The menu cost ten francs for three courses in pre-euro days but you didn’t have to worry if you hadn’t got any foreign funny money. Conveniently one franc cost equalled one pound at this little French bistro in Eighties Sheffield, no matter what the official exchange rate was.
It was a mamma and poppa operation, the wife cooked and hubby, dressed in a striped Breton jumper, was front of house at Parkes, a place sub-titled as La Bonne Bouche. It was situated between a TV and a sandwich shop on Penistone Road, Sheffield. The food was good – French onion soup, cassoulets, beef bourguignon – and the bistro was a great favourite with the local Labour Party, seemingly forever in control at Sheffield Town Hall.
I was there one night when the owner threw open the door dramatically, gazed upon post-industrial Sheffield and opined: “Ee, it’s not the Cote d’Azur out there, is it?” It wasn’t. He was looking towards Leppings Lane.
That was the site of the Four Lanes Bistro and where I nearly terminated my days as a restaurant reviewer tragically early. I was eating an unstringed runner bean which somehow tangled itself around my tonsils and I began to choke.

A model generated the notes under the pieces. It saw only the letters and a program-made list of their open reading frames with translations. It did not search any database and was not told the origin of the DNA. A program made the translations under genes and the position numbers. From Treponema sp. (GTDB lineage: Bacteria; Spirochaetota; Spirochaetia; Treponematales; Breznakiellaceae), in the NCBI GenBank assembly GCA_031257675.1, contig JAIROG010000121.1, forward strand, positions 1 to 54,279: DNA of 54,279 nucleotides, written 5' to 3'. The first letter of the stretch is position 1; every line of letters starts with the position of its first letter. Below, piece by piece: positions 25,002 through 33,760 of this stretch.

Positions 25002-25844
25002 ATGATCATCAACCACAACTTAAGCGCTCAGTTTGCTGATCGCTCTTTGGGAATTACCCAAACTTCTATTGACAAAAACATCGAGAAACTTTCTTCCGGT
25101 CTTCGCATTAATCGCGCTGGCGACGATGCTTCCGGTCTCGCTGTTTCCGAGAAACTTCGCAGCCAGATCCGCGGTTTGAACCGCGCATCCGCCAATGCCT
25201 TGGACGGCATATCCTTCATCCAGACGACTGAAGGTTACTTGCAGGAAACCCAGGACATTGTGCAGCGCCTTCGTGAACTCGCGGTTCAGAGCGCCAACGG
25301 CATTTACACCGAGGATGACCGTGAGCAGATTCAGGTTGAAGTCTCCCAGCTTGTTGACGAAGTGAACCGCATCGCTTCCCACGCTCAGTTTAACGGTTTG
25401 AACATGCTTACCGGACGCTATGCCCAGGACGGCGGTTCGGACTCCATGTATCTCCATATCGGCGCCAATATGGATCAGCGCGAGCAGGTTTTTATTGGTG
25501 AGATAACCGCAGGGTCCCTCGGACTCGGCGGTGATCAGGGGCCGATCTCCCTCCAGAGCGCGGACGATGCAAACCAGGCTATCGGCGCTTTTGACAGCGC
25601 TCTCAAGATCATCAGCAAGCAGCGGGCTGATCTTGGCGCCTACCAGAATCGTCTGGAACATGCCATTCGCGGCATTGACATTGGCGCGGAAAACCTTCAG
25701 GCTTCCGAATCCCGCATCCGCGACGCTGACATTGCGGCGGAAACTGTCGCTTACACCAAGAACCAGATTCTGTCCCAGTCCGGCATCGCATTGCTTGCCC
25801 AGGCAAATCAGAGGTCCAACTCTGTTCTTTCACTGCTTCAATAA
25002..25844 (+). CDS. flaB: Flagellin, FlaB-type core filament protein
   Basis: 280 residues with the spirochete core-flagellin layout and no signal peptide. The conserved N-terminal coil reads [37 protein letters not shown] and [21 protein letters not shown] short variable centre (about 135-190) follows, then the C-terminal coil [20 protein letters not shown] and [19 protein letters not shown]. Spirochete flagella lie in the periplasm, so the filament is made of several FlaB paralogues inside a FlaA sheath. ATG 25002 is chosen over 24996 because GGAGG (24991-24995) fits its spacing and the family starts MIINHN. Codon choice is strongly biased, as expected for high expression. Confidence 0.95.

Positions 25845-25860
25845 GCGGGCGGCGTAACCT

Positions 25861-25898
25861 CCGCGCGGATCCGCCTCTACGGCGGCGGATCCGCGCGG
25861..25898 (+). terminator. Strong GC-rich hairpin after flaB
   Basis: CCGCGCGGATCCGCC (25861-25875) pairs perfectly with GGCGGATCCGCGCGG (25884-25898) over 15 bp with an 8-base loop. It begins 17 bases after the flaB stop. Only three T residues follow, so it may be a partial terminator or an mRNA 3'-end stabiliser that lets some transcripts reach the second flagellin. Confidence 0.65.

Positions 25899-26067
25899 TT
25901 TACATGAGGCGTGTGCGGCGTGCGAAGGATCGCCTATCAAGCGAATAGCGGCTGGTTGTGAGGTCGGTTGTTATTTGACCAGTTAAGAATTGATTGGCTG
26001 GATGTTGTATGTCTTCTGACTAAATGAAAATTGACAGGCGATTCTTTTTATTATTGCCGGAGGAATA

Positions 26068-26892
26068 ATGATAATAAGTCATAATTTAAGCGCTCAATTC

My wife called for water. The dining room was upstairs, the kitchen downstairs, and the waiter, who was rather slow, took his time. I can still hear his footsteps coming closer with that glass of water which saved my bacon.
There weren’t that many decent places to eat in Sheffield back then. I started reviewing just after Tessa Bramley opened up the Old Vicarage at Ridgeway and Greenhead House, the Good Food Guide’s South Yorkshire restaurant of the year (and the only one listed in Sheffield) was so popular you had to book months ahead for a table at weekends.
Tuckwoods, in Surrey Street, was still in its heyday, the city’s oldest restaurant. It finally closed in 2002 after 145 years, although it had only been in Surrey Street since 1949. This was the place for Shoppers Lunches and Theatre Teas of plate pie (mince and mushroom baked on a plate with pastry top and bottom), haddock and chips or sausage and mash, followed by curd tart, served by waitresses in starched white pinnies.
The premises never recovered their glory. Tuckwoods was large and had a grand entrance but you couldn’t see in. That didn’t so much matter because of its reputation but the Italian eateries which followed, and Cary Brown’s steak and fish London Club, all suffered and the place is still empty today.